”Deadpool” has been the #1 film in Fandango’s daily sales for the last two weeks and is outselling last year’s superhero debut movie, “Ant-Man,” at the same point in the sales cycle.
Finally, Ryan Reynolds has found the Hollywood franchise role that has eluded him. After several attempts at scaling a comic book movie in Marvel’s’ “Blade: Trinity” and “X-Men Origins: Wolverine” and DC’s horrific “Green Lantern,” Reynolds has landed a winner at last. With a raucous witty script by Rhett Reese & Paul Wernick (“Zombieland”), Reynolds comes into his own as strange and sarcastic post-military mercenary Wade Wilson, who meets and falls in love with his match (“Homeland” star Morena Baccarin) before joining up with the wrong group of miscreants.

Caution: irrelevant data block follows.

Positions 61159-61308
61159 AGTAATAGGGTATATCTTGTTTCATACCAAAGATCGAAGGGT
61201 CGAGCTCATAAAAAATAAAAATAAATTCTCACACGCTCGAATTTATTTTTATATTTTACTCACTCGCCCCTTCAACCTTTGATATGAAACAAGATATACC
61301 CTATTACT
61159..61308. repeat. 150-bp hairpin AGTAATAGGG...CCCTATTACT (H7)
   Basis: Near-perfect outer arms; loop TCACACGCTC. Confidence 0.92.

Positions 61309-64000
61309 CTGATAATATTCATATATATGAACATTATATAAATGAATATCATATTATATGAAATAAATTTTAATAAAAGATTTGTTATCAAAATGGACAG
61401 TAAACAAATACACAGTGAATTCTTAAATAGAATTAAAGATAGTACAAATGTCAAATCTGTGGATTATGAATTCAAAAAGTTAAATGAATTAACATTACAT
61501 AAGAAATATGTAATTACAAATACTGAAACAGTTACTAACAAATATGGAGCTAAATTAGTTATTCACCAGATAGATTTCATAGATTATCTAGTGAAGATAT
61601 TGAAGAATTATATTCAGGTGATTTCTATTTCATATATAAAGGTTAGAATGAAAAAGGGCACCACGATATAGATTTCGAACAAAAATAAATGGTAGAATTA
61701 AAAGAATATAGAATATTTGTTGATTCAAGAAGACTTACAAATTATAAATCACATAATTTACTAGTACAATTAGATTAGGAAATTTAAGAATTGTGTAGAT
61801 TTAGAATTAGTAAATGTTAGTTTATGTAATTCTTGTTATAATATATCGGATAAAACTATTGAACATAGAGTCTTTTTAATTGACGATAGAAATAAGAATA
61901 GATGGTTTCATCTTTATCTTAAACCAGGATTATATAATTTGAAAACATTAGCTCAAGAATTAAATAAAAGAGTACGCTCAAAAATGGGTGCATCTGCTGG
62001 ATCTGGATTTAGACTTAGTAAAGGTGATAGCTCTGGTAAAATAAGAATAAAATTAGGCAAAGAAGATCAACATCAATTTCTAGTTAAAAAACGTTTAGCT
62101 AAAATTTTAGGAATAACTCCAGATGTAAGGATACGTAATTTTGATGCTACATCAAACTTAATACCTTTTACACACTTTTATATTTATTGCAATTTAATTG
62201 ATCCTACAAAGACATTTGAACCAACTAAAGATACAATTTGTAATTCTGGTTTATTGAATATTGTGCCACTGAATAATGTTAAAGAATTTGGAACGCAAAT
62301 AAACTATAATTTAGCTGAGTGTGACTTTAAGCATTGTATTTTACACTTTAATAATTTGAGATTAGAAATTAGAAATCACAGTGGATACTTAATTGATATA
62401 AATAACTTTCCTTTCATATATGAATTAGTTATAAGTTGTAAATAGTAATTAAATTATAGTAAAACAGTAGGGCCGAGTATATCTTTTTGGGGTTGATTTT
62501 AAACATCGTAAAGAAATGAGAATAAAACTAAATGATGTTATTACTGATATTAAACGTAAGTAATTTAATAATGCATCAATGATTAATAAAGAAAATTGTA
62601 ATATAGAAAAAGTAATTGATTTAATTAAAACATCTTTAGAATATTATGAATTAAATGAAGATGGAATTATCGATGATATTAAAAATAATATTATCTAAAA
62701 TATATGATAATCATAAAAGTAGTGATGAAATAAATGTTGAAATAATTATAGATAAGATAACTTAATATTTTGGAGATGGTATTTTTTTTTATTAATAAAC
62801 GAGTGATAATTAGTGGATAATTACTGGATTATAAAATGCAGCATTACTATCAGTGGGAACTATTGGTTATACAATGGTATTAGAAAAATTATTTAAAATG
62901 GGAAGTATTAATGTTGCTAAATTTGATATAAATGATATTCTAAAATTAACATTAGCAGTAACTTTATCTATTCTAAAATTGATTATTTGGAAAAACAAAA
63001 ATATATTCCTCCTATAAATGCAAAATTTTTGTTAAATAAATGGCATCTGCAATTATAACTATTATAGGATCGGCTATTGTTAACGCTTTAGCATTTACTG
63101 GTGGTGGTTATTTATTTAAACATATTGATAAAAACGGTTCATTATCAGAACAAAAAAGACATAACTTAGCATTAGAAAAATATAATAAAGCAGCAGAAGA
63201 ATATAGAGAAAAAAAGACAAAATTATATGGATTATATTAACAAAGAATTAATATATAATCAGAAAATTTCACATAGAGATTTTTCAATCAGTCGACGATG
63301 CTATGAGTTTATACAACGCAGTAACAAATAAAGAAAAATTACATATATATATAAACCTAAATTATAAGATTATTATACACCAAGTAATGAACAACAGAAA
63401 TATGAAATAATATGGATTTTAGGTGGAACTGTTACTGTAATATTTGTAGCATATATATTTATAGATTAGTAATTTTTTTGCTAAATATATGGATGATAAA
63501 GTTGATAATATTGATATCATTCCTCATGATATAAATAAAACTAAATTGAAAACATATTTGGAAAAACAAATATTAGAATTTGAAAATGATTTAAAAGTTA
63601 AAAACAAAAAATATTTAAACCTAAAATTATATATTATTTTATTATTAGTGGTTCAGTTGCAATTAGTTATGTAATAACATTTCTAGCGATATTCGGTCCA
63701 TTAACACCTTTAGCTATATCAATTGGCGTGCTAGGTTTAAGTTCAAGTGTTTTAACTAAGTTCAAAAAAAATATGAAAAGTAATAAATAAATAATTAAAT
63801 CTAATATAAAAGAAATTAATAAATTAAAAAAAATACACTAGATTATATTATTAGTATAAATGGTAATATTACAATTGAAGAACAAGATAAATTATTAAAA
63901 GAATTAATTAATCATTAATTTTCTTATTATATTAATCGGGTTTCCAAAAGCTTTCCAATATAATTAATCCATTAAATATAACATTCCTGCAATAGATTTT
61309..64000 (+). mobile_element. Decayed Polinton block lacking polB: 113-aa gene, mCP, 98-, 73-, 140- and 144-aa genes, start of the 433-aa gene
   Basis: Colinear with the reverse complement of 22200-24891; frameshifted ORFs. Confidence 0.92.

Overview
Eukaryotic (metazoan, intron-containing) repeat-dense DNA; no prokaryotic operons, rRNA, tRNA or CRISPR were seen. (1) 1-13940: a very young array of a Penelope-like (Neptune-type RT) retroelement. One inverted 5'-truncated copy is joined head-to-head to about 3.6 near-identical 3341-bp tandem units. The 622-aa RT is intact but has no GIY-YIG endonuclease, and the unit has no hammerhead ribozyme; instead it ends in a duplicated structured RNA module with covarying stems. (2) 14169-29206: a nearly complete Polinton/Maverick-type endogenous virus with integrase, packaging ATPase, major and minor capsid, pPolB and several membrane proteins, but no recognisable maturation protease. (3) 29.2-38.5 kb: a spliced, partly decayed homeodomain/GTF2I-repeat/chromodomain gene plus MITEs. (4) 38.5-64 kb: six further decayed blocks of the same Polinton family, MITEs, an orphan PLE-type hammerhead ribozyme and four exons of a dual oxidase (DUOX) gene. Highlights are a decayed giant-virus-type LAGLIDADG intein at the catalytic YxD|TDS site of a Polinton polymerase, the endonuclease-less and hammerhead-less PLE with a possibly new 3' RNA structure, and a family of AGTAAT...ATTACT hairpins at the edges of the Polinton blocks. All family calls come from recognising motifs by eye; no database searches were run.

They turn him into a guy who looks like “an avocado that had sex with an older avocado,” as his wise-ass bar owner friend (well-cast TJ Miller) puts it. Now called Deadpool, covered up in a nifty red suit (that doesn’t show blood), our anti-hero not only has miraculous self-healing powers, but is set on revenge. The movie plays with his much-battered body, which flops and regenerates in amusing ways.